The Great Wind Power Bait & Switch (Massachusetts)
Aug 13, 2010
—David G. Tuerck & Jonathan Haughton, Boston.com, 7/28/10
How much are you willing to pay for green energy? Almost any ratepayer would say that if the electric utilities could obtain a significant amount of their power from a renewable source, and do so without raising rates, then that would be a good deal. It would certainly appear to be a good deal if they could obtain the power and at the same time reduce their rates.
For years Cape Wind Associates, which plans to build 130 wind turbines in Nantucket Sound, told us that it could supply renewable energy to the New England market and save ratepayers $25 million a year. Considering the cost of installing and operating the system (about $2 billion in present-value terms), it was always unlikely that Cape Wind could deliver on this promise. Yet, it seemed possible that by adding significantly to power supplies, Cape Wind could bring about at least a temporary decrease in the price of power.
Now we learn, however, that ratepayers will pay more for their electricity if Cape Wind builds and goes online. Recently, National Grid entered into an agreement to buy power from Cape Wind for almost 21 cents per kilowatt hour. It costs National Grid about 9 cents per kWh to get the same power from conventional sources. Under the state’s Renewable Portfolio Standard program, the electric companies charge ratepayers an additional 6 cents per kWh for that portion of their service (currently 5 percent) that the power companies are supposed to obtain from renewable sources. Hence, power that previously cost 15 cents will now cost 21 cents. National Grid’s biggest customers are protesting this price increase.
Under the agreement, National Grid, which supplies 40 percent of Massachusetts’ residential electric power, will buy half of Cape Wind’s output. The proposal to buy the power at the contracted rate (which allows for an annual increase of 3.5 percent) is now before the state’s Department of Public Utilities for its approval. If the National Grid deal goes through, it won’t be long before another electric utility finds itself under pressure to buy the other half of Cape Wind’s power.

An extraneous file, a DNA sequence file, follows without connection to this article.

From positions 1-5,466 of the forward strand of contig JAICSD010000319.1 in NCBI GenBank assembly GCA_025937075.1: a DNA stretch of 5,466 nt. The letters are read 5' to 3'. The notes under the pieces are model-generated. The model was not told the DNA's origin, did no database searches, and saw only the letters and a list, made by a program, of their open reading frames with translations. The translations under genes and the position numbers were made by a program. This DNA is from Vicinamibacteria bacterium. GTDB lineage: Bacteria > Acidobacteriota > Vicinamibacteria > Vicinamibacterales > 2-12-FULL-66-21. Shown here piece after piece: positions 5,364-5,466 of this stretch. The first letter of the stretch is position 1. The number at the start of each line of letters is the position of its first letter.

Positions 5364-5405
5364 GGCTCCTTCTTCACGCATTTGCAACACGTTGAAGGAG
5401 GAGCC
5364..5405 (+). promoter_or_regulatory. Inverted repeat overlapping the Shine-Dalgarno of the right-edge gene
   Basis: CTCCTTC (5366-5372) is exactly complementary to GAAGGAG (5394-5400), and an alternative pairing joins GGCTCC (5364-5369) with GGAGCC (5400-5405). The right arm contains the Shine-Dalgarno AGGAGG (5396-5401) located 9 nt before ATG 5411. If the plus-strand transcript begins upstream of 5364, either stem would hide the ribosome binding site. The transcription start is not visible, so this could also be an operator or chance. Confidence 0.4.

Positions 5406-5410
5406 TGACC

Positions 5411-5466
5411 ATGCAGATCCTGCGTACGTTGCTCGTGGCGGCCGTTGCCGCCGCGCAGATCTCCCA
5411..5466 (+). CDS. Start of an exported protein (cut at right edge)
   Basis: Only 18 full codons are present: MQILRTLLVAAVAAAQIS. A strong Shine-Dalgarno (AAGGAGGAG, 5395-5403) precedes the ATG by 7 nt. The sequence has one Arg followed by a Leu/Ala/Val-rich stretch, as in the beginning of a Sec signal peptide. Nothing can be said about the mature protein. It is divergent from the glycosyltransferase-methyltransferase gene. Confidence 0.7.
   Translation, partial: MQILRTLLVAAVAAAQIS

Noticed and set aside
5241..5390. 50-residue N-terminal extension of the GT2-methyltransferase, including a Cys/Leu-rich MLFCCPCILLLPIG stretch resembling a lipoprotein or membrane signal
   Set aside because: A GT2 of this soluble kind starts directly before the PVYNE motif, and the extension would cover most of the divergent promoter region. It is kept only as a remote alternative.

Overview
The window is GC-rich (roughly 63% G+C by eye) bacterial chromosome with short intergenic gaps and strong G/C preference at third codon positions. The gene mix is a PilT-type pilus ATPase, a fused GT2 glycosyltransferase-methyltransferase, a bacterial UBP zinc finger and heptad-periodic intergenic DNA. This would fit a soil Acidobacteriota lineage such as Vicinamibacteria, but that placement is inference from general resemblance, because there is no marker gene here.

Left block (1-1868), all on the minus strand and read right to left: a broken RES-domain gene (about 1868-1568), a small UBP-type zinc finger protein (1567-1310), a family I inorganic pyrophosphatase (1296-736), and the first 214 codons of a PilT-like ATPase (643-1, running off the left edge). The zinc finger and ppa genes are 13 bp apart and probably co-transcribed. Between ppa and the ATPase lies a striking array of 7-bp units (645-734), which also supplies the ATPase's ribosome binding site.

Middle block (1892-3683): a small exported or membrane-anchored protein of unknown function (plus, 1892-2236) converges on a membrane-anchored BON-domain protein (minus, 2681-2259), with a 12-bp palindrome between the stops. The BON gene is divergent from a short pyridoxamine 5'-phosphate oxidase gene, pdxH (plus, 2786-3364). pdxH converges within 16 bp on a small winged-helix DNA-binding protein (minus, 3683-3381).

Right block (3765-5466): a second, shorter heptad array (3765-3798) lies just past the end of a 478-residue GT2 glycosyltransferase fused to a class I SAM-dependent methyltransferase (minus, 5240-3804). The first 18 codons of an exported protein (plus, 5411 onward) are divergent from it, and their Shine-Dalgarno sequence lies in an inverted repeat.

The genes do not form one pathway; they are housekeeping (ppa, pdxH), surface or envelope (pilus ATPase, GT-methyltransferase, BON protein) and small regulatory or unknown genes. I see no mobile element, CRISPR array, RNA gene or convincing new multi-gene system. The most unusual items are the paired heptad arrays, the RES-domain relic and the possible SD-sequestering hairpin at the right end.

If that happens, ratepayers are going to end up paying $82 million annually more than what they currently pay for the power to be supplied by Cape Wind. That is far cry from paying the $25 million less that Cape Wind originally promised. It’s a case of bait-and-switch: Promise something at a cost saving. Then reveal at the last minute that the cost will be greater, not less. It’s a practice that would have the authorities swooping down on any retailer that tried it.
The Cape Wind project was always a bad deal, in the larger sense that the subsidies needed to bring the project online were far greater than justified by such green-energy benefits as it would confer. And now we find out that the subsidy needed by Cape Wind in order to attract investors is more than twice what we could originally have expected.
It is no answer to say that the National Grid deal is good for ratepayers because fossil fuel prices might rise in the years to come. The Federal Energy Information Administration does not expect the real cost of electricity generation to rise for more than a decade. Yet fossil fuel prices would have to more than double to make the National Grid deal a bargain for ratepayers.
Nor is there a lack of cheaper sources of renewable energy. Currently, the state does not permit the electric utilities to apply hydro or wind power bought from Canadian suppliers to their Renewable Portfolio Standard requirement. By eliminating this rule, the state could get all the renewable energy it wants without compelling ratepayers to pay more than the 15 cents per kWh they currently pay. The only reason not to use Canadian power or some other source of cheap, renewable energy is to keep the Cape Wind project going. But Massachusetts ratepayers should not be expected to bear the burden of supporting this project when there are cheaper sources of renewable energy available. The regulators should tell National Grid to find another supplier.
David G. Tuerck is chairman and professor of economics and executive director of the Beacon Hill Institute at Suffolk University. Jonathan Haughton is professor of economics at Suffolk and a senior economist with the Institute.